6. I couldn't care less about other people's opinions of my bike. It's got mudguards, a bike rack and flat bars – making it one of your hated hybrids – and, far more importantly, hub gears. Why anyone persists with derailleurs is beyond me, they are crap pieces of design. The bike rack is made by Top Peak, and the bag which sits on top of it slides off along a lipped plate making it very easy to remove and carry. This is a far better arrangement than panniers or the dreaded ruck sack. It's taken me 10 years of commuting to arrive at this ideal design and I believe it to be the ideal commuting machine. OK, it costs about £1100 to buy, but that doesn't seem excessive in this column. It isn't heavy, it goes like s**t leaving a shovel, doesn't need gear rebuilds every three or six months, is a dream to ride and given its restrained 'look' – there is a remarkable lack of cables and nasty, muck, oily bits hanging off it – it looks decidedly more Audi than Skoda. So, compromise if you must and buy a road bike, but I'm happy with what I've got. The Style Police can take a running jump off any cliff of your choosing. Who cares what they think? I've got my ideal ride, making me a very much happier rider.

  7. I just happen to like my hybrid very much! It has space on the bars for my bell, my cycle computer and my phone, and bar-ends give me different hand positions, too.I wouldn't dream of removing either my mud guards, or my rack as they make the bike so much more practical.I tend to agree with Anonymous, except I cannot justify spending the sort of money that would be needed to get me hub gears with the same sort of range that I get with my derailleurs, however much I may want hub gears!

  8. @grimnorth,Fair point, although plenty of bags exist which make the bike no wider than the handlebar@Tim,Panniers can be impractical once off the bike, unless you are lucky enough to have one of these, perhaps the most bizarrely uncommon and obvious pannier innovation ever. As for the TfGM survey results, they are entirely predictable. Fear of motor traffic is the main thing putting people off cycling. Lack of shower facilities is way down the list, as most people wouldn't want to ride a bike in a manner which meant they needed to shower afterwards.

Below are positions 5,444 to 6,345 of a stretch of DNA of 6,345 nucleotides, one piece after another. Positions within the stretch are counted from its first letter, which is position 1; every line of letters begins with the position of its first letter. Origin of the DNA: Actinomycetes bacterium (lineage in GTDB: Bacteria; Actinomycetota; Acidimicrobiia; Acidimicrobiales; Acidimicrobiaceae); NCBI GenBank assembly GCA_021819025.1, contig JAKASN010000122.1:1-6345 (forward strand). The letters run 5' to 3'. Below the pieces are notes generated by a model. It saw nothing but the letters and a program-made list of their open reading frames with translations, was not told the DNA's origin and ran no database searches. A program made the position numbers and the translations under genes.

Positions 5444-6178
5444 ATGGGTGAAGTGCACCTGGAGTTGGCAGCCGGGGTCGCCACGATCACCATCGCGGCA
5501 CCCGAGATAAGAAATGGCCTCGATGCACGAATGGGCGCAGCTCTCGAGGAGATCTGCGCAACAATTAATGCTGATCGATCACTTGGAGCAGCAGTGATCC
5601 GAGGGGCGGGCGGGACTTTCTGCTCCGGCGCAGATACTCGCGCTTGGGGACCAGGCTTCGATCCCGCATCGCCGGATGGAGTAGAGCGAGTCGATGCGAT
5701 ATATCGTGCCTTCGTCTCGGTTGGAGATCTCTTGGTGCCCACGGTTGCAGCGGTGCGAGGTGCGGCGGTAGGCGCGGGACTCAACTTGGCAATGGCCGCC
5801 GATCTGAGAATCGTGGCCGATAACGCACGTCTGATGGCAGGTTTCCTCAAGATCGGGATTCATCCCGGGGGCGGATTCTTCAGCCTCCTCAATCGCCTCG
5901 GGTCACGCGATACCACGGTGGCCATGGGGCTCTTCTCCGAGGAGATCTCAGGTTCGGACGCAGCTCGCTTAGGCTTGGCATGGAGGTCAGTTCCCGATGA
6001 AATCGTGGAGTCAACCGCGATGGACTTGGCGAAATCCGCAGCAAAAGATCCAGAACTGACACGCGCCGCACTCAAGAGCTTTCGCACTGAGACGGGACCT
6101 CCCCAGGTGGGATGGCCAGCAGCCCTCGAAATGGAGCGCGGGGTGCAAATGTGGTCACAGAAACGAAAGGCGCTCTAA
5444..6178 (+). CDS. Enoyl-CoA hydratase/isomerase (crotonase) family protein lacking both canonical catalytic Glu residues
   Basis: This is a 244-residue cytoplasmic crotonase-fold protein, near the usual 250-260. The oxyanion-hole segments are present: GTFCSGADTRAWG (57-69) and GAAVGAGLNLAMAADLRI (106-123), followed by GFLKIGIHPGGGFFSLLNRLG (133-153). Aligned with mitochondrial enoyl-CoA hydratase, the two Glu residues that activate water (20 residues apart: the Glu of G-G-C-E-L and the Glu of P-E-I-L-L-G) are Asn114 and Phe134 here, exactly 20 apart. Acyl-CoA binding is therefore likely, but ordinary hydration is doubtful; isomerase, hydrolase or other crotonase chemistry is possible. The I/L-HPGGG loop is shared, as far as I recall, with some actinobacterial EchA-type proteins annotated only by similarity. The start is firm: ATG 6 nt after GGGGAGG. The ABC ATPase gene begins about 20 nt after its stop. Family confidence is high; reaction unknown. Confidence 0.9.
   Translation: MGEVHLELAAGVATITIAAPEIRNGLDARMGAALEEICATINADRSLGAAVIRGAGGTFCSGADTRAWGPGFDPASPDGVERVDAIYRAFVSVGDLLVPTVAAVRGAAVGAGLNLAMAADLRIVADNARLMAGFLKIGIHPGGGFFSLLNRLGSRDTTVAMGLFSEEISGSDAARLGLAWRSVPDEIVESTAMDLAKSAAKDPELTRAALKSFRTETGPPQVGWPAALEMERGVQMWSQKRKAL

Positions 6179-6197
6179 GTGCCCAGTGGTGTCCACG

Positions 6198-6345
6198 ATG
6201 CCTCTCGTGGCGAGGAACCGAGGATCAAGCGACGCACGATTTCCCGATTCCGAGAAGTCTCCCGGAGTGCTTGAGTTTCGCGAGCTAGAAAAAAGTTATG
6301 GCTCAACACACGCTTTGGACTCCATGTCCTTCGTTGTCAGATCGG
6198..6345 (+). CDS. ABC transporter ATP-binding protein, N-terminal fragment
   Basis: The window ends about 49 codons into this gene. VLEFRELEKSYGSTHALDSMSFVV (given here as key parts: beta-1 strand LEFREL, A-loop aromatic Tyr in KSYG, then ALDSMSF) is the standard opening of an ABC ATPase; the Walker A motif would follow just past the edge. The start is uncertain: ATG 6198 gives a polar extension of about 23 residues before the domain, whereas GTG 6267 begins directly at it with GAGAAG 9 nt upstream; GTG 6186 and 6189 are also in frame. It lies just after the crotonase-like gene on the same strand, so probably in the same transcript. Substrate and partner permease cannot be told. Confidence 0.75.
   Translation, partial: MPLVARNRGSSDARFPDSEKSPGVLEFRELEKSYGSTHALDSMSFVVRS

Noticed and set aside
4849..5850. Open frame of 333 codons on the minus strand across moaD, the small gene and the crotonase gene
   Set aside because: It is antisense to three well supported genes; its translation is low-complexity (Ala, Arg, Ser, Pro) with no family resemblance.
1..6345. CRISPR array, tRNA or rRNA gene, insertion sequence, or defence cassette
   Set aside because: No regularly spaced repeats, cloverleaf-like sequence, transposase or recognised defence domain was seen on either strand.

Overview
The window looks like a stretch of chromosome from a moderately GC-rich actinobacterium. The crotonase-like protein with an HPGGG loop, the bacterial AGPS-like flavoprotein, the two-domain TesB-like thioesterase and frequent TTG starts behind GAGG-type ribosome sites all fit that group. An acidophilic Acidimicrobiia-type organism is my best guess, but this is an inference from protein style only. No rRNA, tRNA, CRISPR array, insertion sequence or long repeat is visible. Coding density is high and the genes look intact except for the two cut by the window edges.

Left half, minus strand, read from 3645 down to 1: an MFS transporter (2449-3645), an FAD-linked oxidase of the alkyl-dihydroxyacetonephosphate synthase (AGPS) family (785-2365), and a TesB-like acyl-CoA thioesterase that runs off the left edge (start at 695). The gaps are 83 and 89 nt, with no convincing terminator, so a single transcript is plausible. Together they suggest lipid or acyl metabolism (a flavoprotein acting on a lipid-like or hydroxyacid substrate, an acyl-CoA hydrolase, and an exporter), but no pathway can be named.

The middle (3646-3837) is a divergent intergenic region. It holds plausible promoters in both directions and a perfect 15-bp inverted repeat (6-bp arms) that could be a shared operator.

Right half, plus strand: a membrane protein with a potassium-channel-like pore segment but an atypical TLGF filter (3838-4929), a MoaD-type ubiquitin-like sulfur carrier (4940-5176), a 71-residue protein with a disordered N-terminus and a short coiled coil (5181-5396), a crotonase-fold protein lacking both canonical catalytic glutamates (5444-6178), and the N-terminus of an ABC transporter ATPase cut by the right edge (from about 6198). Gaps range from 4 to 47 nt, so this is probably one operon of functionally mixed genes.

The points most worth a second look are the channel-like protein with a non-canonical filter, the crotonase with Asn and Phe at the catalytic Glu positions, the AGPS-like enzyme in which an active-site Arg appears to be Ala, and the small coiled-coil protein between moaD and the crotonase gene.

9. I ride a road bike, primarily for a short commute, and it has no mudguards or rack, and I carry a change of clothes in a rucksack. So I guess I must baffle you.The thing is though, I don't do this because I'm obsessed by the weight of my bicycle; I couldn't care less about the weight of my bicycle, or anything else about it.Quite the opposite – as it's primarily a means of transport my only concern is that it will get me to work in the morning, and home again at night. Sure, I also enjoy the process of cycling once I'm on it. But between journeys it's fair to say I don't think about my bike at all. (If you find this hard to imagine, just work out how much of your conscious thought you give to your toaster outside of your breakfast time, and that's how much thought I give to my bike.)So while my life might be slightly improved by panniers (though, in all honesty, I have no idea what the problem of riding with a rucksack is meant to be?), and my pants would definitely be drier if I had mudguards (though I'd still carry a change of clothes in any case as I don't like cycling in my work trousers (because they wear out in the groin much quicker with the pedaling I find)) making these improvements would require me to spend some time, money, and mental effort on making improvements to a bike that I'll probably have to replace soon anyway once it gets nicked (I've gone through four bikes in the last seven years, and this one is already three and a half years old, so surely will be pinched before too much longer). So it's not going to happen anytime soon.Which, with all due respect, leaves me wondering whether this mass obsession really is in my mind or yours? By the way, what are hub gears?

  10. @crapbournemouthcyclist,I remember reading about that a while ago. Very interesting result indeed.@Tim,Not giving a crap about the specifics of your bike is one of the hallmarks of a true cycling culture, although I cannot count myself amongst the few who feel this way about their bikes, which is an especially rare condition in the UK due to our rather lacking cycle culture. I do not think that your choices reflect an obsession with weight, rather that they reflect a lack of thought about the bicycle itself, which you see as a mere tool. This is a perfectly valid viewpoint, in a country with a cycling culture you probably would have ended up with a bike which came fitted with a rack, mudguards, kickstand etc by default, in the UK, you end up with a bike whose componentry choices were heavily influences by sport-cycling, which in the absence of any real cycling culture is the dominant force influencing cycle design.